NBA Comparison: Jordan Clarkson


Why Maledon makes sense for Denver

Denver is looking for players to pair with their offensive trio of Jamal Murray, Nikola Jokic and Michael Porter Jr. going forward. In Theo’s specific case that means guards who can defend but also make open shots and are willing to keep the ball moving if necessary. Can he do that?

I think he can. Maledon is in the weird position of trying to fit in on his European club and do whatever they ask him to do while also show out for the draft. He’s a jack-of-all-trades at the moment; he runs the offense sometimes and spots up other times. He’ll be asked to switch onto bigger players defensively and does what he can. He’s got a well rounded skillset for a young player, but he’ll need some grooming, and as a stashable player he gives them some flexibility in roster construction and deciding when to bring him over.

Maledon can come off the bench to help Denver has he grows. He’s flexible from a guard standpoint which gives Denver a backup at two positions, maybe 3 in a small ball lineup. It gives them another person capable of handling the ball and running an offense, and someone who isn’t intimidated by facing NBA players out of the gate.

Why Maledon doesn’t make sense for Denver

Maledon doesn’t have one skill he can hang his hat on right now. Is he a deadeye-shooter? No. Lock-down defender? No. Can he score at will inside? Nope. Thread needle passes with his amazing court vision? Uh uh.

Maledon is a flier, a chance on someone who isn’t embarrassing himself as a teen in a grown man’s league and has a lot of plusses for someone his age. But there are other players in this draft who are able to do one or two things and do them well. They’ve solidified their future role, while Maledon’s is fluid. When Denver fans were faced with the pre-draft question of Jamal Murray or Buddy Hield – the young guy with a lot of growth left in his game or the senior prospect who was closer to being a finished product – opinions were split, but many preferred Murray as the player who could grow with the team.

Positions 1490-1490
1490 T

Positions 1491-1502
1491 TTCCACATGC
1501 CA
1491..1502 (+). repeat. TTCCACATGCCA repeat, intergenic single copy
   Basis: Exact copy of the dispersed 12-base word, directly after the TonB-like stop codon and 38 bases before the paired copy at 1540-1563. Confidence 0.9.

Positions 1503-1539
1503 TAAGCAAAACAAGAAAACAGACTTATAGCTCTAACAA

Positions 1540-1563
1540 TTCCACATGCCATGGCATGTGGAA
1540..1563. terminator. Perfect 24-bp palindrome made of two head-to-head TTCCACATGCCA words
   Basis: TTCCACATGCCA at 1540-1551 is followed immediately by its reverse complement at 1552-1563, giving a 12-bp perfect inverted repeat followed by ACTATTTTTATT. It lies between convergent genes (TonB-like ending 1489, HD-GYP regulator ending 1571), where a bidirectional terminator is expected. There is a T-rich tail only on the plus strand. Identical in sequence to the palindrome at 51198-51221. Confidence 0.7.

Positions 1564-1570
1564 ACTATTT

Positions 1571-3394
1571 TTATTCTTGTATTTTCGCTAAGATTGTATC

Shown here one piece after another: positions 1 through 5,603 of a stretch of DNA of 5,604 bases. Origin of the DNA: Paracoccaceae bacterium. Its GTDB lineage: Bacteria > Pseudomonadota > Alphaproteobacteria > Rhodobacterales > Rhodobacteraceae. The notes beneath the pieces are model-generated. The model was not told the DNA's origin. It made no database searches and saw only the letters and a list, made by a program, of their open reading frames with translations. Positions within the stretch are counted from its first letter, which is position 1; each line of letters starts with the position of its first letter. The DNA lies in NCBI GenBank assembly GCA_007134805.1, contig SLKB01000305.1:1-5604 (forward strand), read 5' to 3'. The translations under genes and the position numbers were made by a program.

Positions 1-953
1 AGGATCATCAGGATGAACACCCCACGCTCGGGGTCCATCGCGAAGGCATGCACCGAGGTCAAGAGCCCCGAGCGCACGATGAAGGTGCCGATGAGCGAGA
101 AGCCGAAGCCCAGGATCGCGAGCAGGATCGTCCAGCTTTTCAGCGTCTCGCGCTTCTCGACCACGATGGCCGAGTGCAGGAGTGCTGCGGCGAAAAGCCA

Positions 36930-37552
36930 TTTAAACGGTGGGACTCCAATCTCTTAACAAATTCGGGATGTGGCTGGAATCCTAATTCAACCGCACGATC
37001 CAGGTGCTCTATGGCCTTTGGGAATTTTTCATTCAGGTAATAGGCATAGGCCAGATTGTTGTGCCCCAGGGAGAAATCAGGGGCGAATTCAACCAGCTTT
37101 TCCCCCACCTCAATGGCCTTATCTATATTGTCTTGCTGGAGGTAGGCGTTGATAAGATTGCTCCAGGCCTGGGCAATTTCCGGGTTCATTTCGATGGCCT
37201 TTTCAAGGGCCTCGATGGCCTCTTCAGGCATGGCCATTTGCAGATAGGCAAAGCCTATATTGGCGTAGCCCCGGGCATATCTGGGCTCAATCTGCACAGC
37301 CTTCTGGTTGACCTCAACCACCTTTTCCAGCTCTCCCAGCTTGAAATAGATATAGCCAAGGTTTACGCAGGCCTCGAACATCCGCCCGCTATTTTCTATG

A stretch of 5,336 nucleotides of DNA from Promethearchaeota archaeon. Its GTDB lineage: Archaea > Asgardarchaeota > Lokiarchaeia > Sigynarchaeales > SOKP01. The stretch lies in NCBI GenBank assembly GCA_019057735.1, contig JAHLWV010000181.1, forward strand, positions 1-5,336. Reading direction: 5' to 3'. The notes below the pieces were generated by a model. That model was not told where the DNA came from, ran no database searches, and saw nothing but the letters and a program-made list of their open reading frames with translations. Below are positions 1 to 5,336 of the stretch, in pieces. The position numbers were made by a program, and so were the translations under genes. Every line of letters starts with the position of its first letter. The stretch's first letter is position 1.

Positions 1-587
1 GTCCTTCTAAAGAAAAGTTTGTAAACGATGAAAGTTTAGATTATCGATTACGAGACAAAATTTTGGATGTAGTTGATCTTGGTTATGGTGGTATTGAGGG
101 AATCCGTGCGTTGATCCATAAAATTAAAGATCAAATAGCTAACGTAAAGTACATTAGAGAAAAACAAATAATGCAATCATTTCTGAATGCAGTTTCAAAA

The Nuggets don’t necessarily need any more 19 year olds at the moment. They could use some players whose roles are known and who are prepared already for those roles. The Nuggets are competing for a championship now, and Maledon likely is not ready for a big role now. He may not even come over to the NBA this year. He’s a longer-term asset, and without seeing a huge ceiling for him the Nuggets may not want to bite on that prospect.

Bottom Line

Denver has to decide whether it’s worth it to take a Euro player in the first round who may just be “a nice player.” He could decide not to come over to the NBA at all if he gets the right contract in Europe. The Nuggets will need a point guard in the future, and having a player who shares a lot of Murray’s skillsets helps in some ways and hurts in others. He hasn’t shown Murray’s penchant for explosive shooting, or that Alpha Dog mentality. He plays very much like a lunchpail player, and that doesn’t make him an exciting add.

But lunchpail guys – players who just go to work with the same mentality every day, who fit into the team concept, who listen to coaches and follow instructions and make the right play – are invaluable when the key star positions are locked up. San Antonio built a dynasty with these players. In a flat draft, should Denver be looking at a stashable player who can be brought in with a cheap contract in a year or so to help a team that will be up against the cap at that point and looking for skilled grinders who can get it done?

Theo Maledon is a player who has not yet grown into his strengths but hasn’t shown critical weaknesses even while playing against men years older than him in a pro league in Europe. Maledon looks to me like a high-floor player who has a shot at standing out in what should be a nice role-player draft for the NBA. As a team looking for good role-players moving forward, the Nuggets should definitely take a look.